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Infographic - What People "Like": Analysis of Social Media Strategies Used by Food Industry Brands, Lifestyle Brands, and Health Promotion Organizations on Facebook and Instagram

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posted on 2020-10-15, 09:35 authored by Karen KlassenKaren Klassen, Emily Borleis, Linda Brennan, Mike Reid, Tracy McCaffreyTracy McCaffrey, Megan Lim
Infographic of 'What People "Like": Analysis of Social Media Strategies Used by Food Industry Brands, Lifestyle Brands, and Health Promotion Organizations on Facebook and Instagram' publication. A link to the journal article is found below (Klassen et al, 2018, DOI 10.2196/10227).

Health campaigns have struggled to gain traction with young adults using social media, even though more than 80% of young adults are using social media at least once per day. Many food industry and lifestyle brands have been successful in achieving high levels of user engagement and promoting their messages; therefore, there may be lessons to be learned by examining the successful strategies commercial brands employ.

This study aims to identify and quantify social media strategies used by the food industry and lifestyle brands, and health promotion organizations across the social networking sites Facebook and Instagram.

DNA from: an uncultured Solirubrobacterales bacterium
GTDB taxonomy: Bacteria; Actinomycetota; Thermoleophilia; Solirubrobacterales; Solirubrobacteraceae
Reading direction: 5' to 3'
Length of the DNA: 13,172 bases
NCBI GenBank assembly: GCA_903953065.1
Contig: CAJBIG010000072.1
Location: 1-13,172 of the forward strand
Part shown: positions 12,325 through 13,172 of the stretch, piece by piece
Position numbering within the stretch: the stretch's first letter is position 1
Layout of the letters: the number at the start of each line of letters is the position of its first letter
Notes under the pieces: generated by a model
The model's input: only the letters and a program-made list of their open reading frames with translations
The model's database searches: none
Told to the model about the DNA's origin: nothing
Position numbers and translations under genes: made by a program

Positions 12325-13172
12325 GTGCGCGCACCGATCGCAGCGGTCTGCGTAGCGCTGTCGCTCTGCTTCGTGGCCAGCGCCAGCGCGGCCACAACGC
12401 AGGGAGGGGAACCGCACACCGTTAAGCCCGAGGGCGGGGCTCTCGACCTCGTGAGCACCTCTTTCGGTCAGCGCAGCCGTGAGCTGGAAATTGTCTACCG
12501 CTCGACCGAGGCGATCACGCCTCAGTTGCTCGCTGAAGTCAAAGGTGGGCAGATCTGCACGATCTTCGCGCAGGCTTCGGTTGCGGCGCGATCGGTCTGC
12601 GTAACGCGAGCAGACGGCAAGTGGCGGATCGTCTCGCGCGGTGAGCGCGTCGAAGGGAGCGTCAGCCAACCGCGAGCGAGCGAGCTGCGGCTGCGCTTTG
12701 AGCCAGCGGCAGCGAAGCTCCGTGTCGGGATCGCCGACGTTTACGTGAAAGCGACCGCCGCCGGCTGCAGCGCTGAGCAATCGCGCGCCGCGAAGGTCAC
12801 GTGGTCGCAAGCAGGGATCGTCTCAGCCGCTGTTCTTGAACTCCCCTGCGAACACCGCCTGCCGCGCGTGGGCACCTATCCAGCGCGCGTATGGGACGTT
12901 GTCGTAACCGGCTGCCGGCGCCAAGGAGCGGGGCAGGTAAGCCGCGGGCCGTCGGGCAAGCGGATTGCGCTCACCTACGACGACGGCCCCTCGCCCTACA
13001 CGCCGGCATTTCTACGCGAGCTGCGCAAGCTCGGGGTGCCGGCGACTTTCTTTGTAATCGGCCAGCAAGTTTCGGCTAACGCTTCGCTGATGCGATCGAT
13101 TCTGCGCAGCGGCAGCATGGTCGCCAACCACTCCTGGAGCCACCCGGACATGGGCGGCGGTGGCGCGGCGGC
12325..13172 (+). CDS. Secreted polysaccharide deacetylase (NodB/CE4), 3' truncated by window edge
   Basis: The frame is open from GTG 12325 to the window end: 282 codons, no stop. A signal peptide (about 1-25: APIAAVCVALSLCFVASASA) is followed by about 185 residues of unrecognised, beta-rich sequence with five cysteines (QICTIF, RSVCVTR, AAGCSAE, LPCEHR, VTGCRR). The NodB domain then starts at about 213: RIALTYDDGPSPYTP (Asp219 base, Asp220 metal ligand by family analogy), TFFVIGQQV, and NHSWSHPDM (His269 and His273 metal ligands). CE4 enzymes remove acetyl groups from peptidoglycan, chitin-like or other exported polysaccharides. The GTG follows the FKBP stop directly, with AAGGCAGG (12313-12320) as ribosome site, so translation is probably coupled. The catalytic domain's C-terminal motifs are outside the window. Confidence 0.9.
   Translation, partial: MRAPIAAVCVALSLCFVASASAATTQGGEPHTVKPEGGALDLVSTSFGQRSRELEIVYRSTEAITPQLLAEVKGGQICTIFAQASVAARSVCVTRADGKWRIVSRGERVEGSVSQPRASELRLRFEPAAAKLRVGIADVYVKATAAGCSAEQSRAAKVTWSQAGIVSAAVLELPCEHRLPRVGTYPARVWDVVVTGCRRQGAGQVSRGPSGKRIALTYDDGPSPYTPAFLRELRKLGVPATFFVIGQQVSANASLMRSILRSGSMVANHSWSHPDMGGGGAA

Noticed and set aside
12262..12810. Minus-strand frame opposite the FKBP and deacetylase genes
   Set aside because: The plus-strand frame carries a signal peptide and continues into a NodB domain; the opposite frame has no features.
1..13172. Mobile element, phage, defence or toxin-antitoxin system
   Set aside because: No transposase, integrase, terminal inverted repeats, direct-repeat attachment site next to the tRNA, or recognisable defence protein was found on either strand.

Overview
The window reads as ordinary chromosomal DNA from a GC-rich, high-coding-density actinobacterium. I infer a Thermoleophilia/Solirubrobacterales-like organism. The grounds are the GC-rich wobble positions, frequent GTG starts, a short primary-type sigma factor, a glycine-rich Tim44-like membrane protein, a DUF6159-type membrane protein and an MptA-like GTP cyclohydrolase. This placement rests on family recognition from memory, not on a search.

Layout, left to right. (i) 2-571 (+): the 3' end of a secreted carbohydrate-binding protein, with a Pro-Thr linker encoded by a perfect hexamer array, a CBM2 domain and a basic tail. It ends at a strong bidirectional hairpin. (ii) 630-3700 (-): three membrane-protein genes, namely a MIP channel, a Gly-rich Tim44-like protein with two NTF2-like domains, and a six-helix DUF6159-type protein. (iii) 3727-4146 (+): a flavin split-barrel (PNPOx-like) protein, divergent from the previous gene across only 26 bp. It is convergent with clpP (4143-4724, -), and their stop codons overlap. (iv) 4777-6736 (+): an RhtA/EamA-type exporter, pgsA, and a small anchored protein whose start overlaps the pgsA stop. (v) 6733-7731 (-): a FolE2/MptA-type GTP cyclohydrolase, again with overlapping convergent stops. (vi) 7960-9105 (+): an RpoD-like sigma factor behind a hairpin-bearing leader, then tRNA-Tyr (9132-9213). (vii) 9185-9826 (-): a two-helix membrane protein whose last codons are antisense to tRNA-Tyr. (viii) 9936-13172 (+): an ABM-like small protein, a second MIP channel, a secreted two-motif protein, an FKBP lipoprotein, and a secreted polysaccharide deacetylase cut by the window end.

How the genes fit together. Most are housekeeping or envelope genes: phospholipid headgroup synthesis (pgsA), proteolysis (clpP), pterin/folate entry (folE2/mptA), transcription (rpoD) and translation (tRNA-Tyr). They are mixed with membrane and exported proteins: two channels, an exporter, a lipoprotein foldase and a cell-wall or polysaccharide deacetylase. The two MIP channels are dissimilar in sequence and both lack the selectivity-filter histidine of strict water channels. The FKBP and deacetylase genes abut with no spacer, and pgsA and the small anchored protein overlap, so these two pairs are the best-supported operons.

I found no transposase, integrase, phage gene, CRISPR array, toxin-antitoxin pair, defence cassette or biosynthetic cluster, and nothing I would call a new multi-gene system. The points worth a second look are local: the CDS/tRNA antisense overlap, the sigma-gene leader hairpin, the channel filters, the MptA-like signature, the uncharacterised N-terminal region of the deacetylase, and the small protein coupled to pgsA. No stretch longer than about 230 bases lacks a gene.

The six most engaging posts from the 10 most popular food industry and lifestyle brands and six health promotion organizations were included in this study. A coding framework was developed to categorize social media strategies, and engagement metrics were collected. Exploratory linear regression models were used to examine associations between strategies used and interactions on Facebook and Instagram.

Posts from Facebook (143/227, 63.0%) and Instagram (84/227, 37.0%) were included. Photos (64%) and videos (34%) were used to enhance most posts. Different strategies were most effective for Facebook and Instagram. Strategies associated with higher Facebook interactions included links to purchasable items (beta=0.81, 95% CI 0.50 to 1.13, P<.001) featuring body image messages compared with food content (beta=1.96, 95% CI 1.29 to 2.64, P<.001), and where the content induced positive emotions (beta=0.31, 95% CI 0.04 to 0.57, P=.02). Facebook interactions were negatively associated with using pop culture (beta=–0.67, 95% CI –0.99 to –0.34, P<.001), storytelling (beta=–0.86, 95% CI –1.29 to –0.43, P<.001) or visually appealing graphics (beta=–0.53, 95% CI –0.78 to –0.28, P<.001) in their posts compared with other strategies. Posting relatable content was negatively associated with interactions on Facebook (beta=–0.29, 95% CI –0.53 to –0.06, P=.01), but positively associated on Instagram (beta=0.50, 95% CI 0.05 to 0.95, P=.03). Instagram interactions were negatively associated with weight loss (beta=–1.45, 95% CI –2.69 to –0.21, P=.02) and other content (beta=–0.81, 95% CI –1.57 to –.06, P=.04) compared with food content.

Health promotion professionals and organizations can improve engagement using positive messaging and tailoring posts appropriate for different social media channels.


Communicating health: optimising engagement and retention using social media

National Health and Medical Research Council

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